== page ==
If you read down to the comments on my Chypre post, you will see a couple of my readers have asked some very good questions about vintage perfumes. So good, in fact, that I've decided to respond to those questions here in a separate post so more of you can share in the answers. Now for the disclaimer- I'm just sharing my own experiences and opinions; I do not recommend that anyone else should necessarily follow me! Use your own common sense and practice safety at all times.
OK, so let's get down to business. First, Alessandra asked about the safety of wearing vintage perfumes. The short answer is yes, it is safe to wear vintage perfumes.
Now for the long answer: it is safe, but only in as much as it is safe to wear any perfume. Skin can definitely become irritated by many different perfumes and other scented products, like soaps and creams, but that is regardless of the age of the product. I know that my skin can become irritated by a few perfumes, but they tend to be carnation-spicy scents (eugenol), chypres (oakmoss) and certain musk oils. The worst effects I've experienced amount to some slight burning sensations and in more extreme reactions, transient redness of the skin in the area where I applied. I've had problems when those scents are applied right after a shower or bath or in lavish amounts. I find the perfume in extrait or oil form can be especially problematic probably because the scent molecules are more concentrated in those formulas. I avoid applying over large areas, soft areas, untanned areas or along the insides of skin folds, or anywhere skin is often rubbed. But if one was actually to become allergic or chemically sensitive to a particular scent molecule or any scented product, old or new, the reactions could be quite severe. But I stress to you that for me it does not matter whether the product is old or new, just the particular ingredient.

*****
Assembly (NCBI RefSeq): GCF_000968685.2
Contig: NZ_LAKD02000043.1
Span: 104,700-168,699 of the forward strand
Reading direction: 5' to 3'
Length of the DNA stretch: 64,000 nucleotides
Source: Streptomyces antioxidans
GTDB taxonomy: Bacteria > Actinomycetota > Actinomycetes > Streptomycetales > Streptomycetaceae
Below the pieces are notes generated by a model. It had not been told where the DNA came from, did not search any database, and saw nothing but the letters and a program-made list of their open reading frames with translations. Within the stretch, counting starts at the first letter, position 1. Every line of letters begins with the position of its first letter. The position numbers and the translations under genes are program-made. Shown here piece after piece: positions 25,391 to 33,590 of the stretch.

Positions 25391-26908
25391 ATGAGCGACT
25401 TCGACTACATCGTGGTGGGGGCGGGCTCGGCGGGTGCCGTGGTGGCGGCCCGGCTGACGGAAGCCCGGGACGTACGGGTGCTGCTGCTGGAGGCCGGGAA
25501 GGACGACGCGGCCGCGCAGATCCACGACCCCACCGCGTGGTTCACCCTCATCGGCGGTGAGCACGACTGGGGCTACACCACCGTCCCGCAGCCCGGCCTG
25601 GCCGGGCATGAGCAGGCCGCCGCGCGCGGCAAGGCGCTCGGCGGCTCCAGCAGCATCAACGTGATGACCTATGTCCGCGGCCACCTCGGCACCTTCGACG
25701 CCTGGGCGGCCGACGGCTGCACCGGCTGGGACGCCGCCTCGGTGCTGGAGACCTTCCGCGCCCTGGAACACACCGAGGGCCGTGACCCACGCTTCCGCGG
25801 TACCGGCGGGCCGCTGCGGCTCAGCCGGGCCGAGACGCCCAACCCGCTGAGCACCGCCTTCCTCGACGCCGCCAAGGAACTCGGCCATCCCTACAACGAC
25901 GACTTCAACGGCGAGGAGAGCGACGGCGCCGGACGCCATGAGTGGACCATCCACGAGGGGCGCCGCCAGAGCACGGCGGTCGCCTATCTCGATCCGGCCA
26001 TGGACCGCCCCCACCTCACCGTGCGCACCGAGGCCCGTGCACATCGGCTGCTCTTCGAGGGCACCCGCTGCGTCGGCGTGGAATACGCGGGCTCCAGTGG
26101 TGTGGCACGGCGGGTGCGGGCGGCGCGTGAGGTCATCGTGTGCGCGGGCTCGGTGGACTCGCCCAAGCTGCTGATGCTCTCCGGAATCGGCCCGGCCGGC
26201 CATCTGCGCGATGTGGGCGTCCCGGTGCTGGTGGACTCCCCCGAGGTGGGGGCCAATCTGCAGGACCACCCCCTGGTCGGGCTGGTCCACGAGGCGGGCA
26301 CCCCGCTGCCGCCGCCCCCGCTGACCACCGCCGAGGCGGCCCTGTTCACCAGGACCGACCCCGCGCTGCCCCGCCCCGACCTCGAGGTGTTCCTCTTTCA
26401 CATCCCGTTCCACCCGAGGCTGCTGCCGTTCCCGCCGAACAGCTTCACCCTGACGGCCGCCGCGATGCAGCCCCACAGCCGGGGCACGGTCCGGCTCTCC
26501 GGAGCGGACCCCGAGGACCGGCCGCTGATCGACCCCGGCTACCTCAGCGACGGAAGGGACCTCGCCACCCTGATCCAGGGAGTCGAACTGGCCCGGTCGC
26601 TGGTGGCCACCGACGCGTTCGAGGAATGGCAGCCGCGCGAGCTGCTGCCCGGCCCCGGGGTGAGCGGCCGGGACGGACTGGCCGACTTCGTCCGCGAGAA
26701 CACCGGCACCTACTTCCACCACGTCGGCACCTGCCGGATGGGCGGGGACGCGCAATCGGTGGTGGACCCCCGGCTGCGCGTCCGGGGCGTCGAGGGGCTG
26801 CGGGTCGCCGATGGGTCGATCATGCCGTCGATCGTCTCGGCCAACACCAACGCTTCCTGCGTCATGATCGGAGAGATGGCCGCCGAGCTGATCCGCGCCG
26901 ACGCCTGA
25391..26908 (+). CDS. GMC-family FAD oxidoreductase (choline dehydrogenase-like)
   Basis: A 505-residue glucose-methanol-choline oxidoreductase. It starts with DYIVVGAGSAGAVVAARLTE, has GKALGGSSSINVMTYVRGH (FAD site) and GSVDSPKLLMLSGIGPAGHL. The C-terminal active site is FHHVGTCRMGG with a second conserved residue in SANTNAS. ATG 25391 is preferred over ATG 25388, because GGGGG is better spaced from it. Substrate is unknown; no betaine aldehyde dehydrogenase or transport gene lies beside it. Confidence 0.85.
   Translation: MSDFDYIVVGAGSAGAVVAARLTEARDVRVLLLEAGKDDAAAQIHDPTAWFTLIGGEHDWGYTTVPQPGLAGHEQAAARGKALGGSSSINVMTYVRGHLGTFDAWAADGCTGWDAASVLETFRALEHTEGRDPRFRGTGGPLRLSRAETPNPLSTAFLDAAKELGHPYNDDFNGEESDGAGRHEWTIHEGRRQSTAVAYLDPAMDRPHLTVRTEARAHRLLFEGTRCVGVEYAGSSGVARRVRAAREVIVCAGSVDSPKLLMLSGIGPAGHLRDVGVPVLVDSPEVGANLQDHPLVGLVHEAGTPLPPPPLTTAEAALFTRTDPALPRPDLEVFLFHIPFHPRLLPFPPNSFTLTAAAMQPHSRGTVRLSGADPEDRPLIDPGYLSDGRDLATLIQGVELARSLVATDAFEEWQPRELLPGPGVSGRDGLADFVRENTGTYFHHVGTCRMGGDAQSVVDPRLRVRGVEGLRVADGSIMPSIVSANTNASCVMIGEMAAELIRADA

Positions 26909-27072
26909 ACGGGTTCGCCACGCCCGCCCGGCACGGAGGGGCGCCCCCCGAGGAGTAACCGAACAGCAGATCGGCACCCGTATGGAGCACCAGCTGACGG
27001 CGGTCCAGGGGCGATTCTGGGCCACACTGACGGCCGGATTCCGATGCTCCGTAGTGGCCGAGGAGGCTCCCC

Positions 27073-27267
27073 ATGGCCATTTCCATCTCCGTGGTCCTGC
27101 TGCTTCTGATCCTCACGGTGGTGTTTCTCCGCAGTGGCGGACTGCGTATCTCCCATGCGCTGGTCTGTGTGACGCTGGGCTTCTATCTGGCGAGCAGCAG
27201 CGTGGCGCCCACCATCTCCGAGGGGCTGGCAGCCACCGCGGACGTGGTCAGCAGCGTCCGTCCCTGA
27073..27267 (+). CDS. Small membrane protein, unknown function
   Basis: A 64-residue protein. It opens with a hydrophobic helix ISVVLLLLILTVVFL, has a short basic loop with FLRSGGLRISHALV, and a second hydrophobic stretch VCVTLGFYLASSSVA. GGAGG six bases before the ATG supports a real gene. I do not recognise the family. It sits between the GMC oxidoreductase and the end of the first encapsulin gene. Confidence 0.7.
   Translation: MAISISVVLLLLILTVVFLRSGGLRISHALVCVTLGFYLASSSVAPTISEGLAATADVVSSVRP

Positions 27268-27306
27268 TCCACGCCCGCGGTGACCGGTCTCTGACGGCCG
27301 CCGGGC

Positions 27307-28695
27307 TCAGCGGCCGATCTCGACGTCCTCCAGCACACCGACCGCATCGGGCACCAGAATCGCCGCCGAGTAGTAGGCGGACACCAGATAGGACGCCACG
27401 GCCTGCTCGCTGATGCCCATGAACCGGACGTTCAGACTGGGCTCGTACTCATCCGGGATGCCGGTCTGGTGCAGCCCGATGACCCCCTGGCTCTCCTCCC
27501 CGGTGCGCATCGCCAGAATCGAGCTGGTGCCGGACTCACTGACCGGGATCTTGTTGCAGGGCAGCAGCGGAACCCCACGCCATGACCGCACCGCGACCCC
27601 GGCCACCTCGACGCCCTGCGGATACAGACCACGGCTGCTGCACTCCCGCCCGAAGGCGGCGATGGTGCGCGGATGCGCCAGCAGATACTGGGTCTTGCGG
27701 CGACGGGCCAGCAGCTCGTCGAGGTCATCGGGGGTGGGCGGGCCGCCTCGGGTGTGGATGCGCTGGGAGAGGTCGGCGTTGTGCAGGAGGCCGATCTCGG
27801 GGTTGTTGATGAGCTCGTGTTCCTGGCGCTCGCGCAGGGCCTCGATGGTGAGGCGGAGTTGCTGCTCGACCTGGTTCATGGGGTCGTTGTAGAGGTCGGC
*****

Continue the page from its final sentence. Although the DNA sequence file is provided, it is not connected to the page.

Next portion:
On a tangentially related subject, I have read on many blogs the myth that perfumes expire quickly and must be discarded after a certain age. Well, I think that is just pure myth. Scents, especially fine scents, do change over time, just as fine wine or liquors change as they age. Certain scent molecules are more prominent in younger formulas, lending a boldness or brightness, while other notes are created and accumulate as things stew in their own juices. As some notes fade others emerge or become uncovered adding depth to the formula. So the character and color of a juice usually changes as it matures and ages.
As an industrial perfumer or any modern-day scent brander I can see where one would aim to capture a particular scent and set the scent profile in stone. In those cases, the formula might be designed specifically to be stable and consistent over time and from bottle to bottle as possible. It's fine for my Gain or Downey fabric softener but I reject that type of thinking in fine perfumery! I tend to think more like a vintner or gardener. You have to approach each harvest, each batch and each bottle of scent as it's own thing. You may know you prefer a certain type of wine or variety of flowers, but you probably also recognize that sometimes the scent or taste quality of these things are exceptional but sometimes, they are just OK. I say Carpe Diem provided you don't have to pay a premium for the bottle. The bottle or historical import of a presentation tends to impart most of the value in cases where vintage perfume bottles command premium prices. I am not a bottle collector, so I avoid those deals. But if you can manage to find a second hand bottle of perfume offered at a reasonable price, consider giving it a try. Because in the end, I've found that vintage perfume is a lot like life; things change, but mostly in predictable and agreeable ways.
The Vintage Perfume Vault, where the scent of yesterday's vogue lives